Nassau County spending would increase by $194 million and property taxes would rise by 3.1 percent next year under County Executive Edward Mangano's proposed operating budget.
If a proposed increase in sewer district taxes is included, the total county property tax levy would climb by nearly 3.4 percent -- but Nassau still would meet guidelines for the state's tax cap, allowing residents to be eligible for tax rebates.
The figures are contained in 2015 budget documents, released Tuesday.
Mangano, who campaigned last year on having frozen property taxes since he took office in 2010, initially said his proposed $2.98 billion budget would have a 2.2 percent property tax increase.
However, documents show the property tax levy would increase from $807 million this year to $832.3 million next year, an overall hike of 3.13 percent.
Officials said homeowners would pay $17.75 million of the total $25.3 million increase in the property tax levy -- the equivalent of a 2.2 percent hike that Mangano says will cost the average homeowner $41 more next year.
The remainder of the tax hike would be shouldered by the other three classes of property owners in Nassau: businesses, co-ops and condominiums, and utilities, officials said.
County officials said homeowners who earn less than $500,000 a year will be eligible for a state tax rebate check that would reimburse them for the full cost of the property tax increase. In fact, Mangano labels his spending plan as the "2015 Property Tax Freeze Credit" proposed budget.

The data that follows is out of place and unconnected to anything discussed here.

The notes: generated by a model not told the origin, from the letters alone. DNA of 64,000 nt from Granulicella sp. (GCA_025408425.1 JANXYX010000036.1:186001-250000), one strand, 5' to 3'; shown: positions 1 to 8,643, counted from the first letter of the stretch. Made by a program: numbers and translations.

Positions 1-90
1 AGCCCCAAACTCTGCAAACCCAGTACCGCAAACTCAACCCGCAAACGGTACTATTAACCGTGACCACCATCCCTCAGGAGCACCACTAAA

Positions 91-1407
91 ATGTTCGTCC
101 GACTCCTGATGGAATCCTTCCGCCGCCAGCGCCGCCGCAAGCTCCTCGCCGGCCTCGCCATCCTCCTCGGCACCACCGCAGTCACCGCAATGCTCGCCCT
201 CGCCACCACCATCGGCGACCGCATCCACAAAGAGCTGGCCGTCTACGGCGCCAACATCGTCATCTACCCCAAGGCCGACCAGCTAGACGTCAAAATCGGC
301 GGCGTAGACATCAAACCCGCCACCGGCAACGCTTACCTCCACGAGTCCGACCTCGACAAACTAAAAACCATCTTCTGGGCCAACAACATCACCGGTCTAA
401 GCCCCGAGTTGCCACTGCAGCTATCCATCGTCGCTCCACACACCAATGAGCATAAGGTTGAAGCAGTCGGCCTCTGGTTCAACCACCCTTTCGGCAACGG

Nassau is allowed as much as a 3.5 percent tax levy increase: 2 percent for this year and 1.5 percent "recaptured" from last year when Mangano froze taxes.
The state rebate plan, begun this year when all state elected officials are facing re-election, is a two-year program.
Asked whether the tax increase would continue after the program ends, Mangano spokesman Brian Nevin said, "If state officials allow this tax rebate to expire, the county will re-evaluate its options."
Budget documents show sewer district taxes would climb from about $117.3 million to $123.3 million in 2015, but those costs generally are not considered part of Nassau's operating budget.
Mangano has blamed the proposed tax increase on an unexpected decline in sales tax collections that could leave Nassau with as much as a $70 million deficit by the end of 2014.
Adding to the county's costs are about $40 million in wage increases following the end of an employee pay freeze.
County officials say restructured union contracts eventually will save hundreds of millions of dollars by requiring new employees to pay toward their health insurance and lengthening the time required to reach top pay.